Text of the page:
Why you should stop worrying and learn to love inflation

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  • Wayne Rout El Paso, TX
    Dec. 17, 2013 9:09 a.m.

    The Obama's have changed the way inflation is computed so the low numbers published by the government no longer indicate real inflation. Because the numbers are rigged, the logic in the above article is not totally valid. Inflation only helps those, like the government, who are in debt.

  • OlderGreg USA, CA
    Sept. 19, 2013 1:11 p.m.

    Kidding, right? Especially when "inflation" does not include transportation costs, medical costs, taxes, and food costs.

  • Max Charlotte, NC
    Sept. 19, 2013 8:07 a.m.

    A lot of conspiracy theories and economic illiteracy going on here. Did anybody here study economics? The economists interviewed is correct, there is an OPTIMAL level of inflation that helps labor markets clear. He didn't say the higher inflation is the better it is. And, yes there are two types of inflation: Demand Pull (when aggregate demand shifts right and pulls prices up. This is the kind of inflation we get if the Fed buys too many bonds which injects too much money into the economy, and there are Supply Shocks that drive up prices when a good disappears through drought, disaster, or embargo.

    As for Keynesian economics, I have to respond to this comment:

    The one thing that Keynesian economics fails to account for is to pay back debt and build reserves during times when the economy is not in recession.

    This is precisely what John Maynard Keynes had in mind so don't blame him. It is the politicians who have taken his ideas and distorted them almost beyond recognition who are to blame. In fact, before he died, Keynes said he was worried that his disciples where taking his ideas too far.

  • Doogie South Jordan, Utah
    Sept. 18, 2013 5:33 p.m.

    The fed is in a pickle. They want to stop printing money but they can't because if they do the economy will tank. The IMF head warned the US that they can't stop printing money. Why? Because their economies will tank as well. So everyone in the world is printing money and it will end badly as David Woolley points out. Why do you think China has purchased over a 1,000 tons of gold year to date? I think someone is smarter out there than the Bozos at the fed. We will have a reset given the current state of affairs, it is just a matter of time.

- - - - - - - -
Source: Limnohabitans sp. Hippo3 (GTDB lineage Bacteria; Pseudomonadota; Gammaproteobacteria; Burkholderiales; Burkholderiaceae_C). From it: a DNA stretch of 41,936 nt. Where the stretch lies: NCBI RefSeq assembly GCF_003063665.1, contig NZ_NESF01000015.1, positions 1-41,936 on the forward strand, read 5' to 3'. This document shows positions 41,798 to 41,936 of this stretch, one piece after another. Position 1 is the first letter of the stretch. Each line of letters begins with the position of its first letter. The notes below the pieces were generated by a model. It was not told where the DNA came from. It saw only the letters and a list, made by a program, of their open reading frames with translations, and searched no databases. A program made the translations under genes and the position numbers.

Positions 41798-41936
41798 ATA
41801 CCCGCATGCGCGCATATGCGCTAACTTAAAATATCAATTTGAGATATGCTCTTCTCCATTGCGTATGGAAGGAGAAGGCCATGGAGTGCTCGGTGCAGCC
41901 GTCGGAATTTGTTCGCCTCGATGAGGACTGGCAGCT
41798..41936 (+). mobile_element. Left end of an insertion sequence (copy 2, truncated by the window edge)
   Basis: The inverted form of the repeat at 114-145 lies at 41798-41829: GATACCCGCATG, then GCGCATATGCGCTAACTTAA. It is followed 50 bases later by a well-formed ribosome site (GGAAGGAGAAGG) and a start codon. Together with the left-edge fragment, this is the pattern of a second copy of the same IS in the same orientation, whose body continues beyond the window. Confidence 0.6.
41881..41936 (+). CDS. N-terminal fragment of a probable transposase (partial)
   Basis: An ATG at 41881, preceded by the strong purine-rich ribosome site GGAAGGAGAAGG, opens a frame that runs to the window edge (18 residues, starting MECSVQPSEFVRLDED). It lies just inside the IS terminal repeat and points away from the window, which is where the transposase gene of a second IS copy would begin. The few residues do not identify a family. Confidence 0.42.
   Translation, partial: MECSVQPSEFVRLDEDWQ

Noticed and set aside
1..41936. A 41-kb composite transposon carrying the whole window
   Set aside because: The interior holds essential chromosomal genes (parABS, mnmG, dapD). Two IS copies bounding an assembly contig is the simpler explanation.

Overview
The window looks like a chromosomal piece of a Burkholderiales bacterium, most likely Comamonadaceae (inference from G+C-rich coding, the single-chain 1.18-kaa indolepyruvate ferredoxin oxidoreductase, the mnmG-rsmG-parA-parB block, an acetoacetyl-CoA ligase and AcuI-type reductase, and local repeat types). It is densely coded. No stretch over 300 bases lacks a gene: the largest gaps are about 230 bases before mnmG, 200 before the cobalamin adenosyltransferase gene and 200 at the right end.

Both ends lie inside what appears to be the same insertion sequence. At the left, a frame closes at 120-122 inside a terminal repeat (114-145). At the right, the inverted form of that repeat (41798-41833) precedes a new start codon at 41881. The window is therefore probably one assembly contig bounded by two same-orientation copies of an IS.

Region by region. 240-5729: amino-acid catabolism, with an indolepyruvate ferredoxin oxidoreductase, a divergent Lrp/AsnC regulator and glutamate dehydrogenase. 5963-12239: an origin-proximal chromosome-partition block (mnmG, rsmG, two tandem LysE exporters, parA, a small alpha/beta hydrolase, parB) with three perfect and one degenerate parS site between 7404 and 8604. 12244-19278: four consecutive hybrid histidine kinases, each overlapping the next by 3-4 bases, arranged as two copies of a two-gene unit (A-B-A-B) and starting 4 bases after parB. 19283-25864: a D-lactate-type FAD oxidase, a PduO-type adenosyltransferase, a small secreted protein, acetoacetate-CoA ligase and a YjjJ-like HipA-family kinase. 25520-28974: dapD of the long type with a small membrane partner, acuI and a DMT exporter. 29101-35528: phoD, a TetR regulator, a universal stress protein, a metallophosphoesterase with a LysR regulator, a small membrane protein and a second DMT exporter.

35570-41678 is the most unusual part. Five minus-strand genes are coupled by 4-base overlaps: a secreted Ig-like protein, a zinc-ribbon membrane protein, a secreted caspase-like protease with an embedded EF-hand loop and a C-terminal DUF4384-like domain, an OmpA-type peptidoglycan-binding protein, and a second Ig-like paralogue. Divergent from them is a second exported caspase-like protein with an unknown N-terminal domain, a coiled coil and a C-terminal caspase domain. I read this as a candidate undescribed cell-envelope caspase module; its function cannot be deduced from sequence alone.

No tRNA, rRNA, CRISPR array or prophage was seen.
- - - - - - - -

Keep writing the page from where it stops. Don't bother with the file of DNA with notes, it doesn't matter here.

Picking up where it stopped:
• JimInSLC Salt Lake City, UT
    Sept. 18, 2013 5:05 p.m.


    How much is marginally more dollars?

    QE3 started in September of last year and they have been printing $85 billion each and every month since, just over $1 trillion dollars now and growing. The QE3 money is what is now propping up the stock market. When the money printing stops, there will be a drop in stocks as speculators cash out. The stock market rose another 150 points today when it was reported that the money printing would continue.

    It's not so much the printing of the money but nothing is being done to pay down the debt, only more and more government spending on wars, spying, and who knows what else.

    I do not conduct business in cash, but I do pay off my credit card balance every month. Something that the government does not seem to care to do.

    Lastly, the bulk of the money of that $15 trillion dollar economy is in the hands of people and corporations that can take advantage of loop-holes to avoid paying taxes on it.

  • David G Woolley Bountiful, UT
    Sept. 18, 2013 4:54 p.m.

    Dear Milhouse Economist:

    The inflationary pressures we're talking about (we meaning Jim E, MG Scott, The solution, Rothbard, and Jim in SLC) are long term monetary pressures cooked into a debt-based monetary system. You can hypothesize all the day long about the inflationary forces on a month over month or year over year basis, but the long term forces, the ones that percolate beneath the economic surface are based in sound money or the lack of it. Currency is the ocean all of us swim in, "economically speaking", and unsound money has terrible inflationary consequences. Since 1971 we've been swimming in a fiat currency ocean, the dollar tied to nothing but our faith that it has any value at all. History tells us that the life of a fiat currency is about forty years. The final phase of any fiat currency usually ends in a violent currency war. And, if you've been paying any attention to the money printing in Japan, China, and even in the EU despite it being against the Mastricht treaty, you would understand that we're doing business on borrowed time (and borrowed money).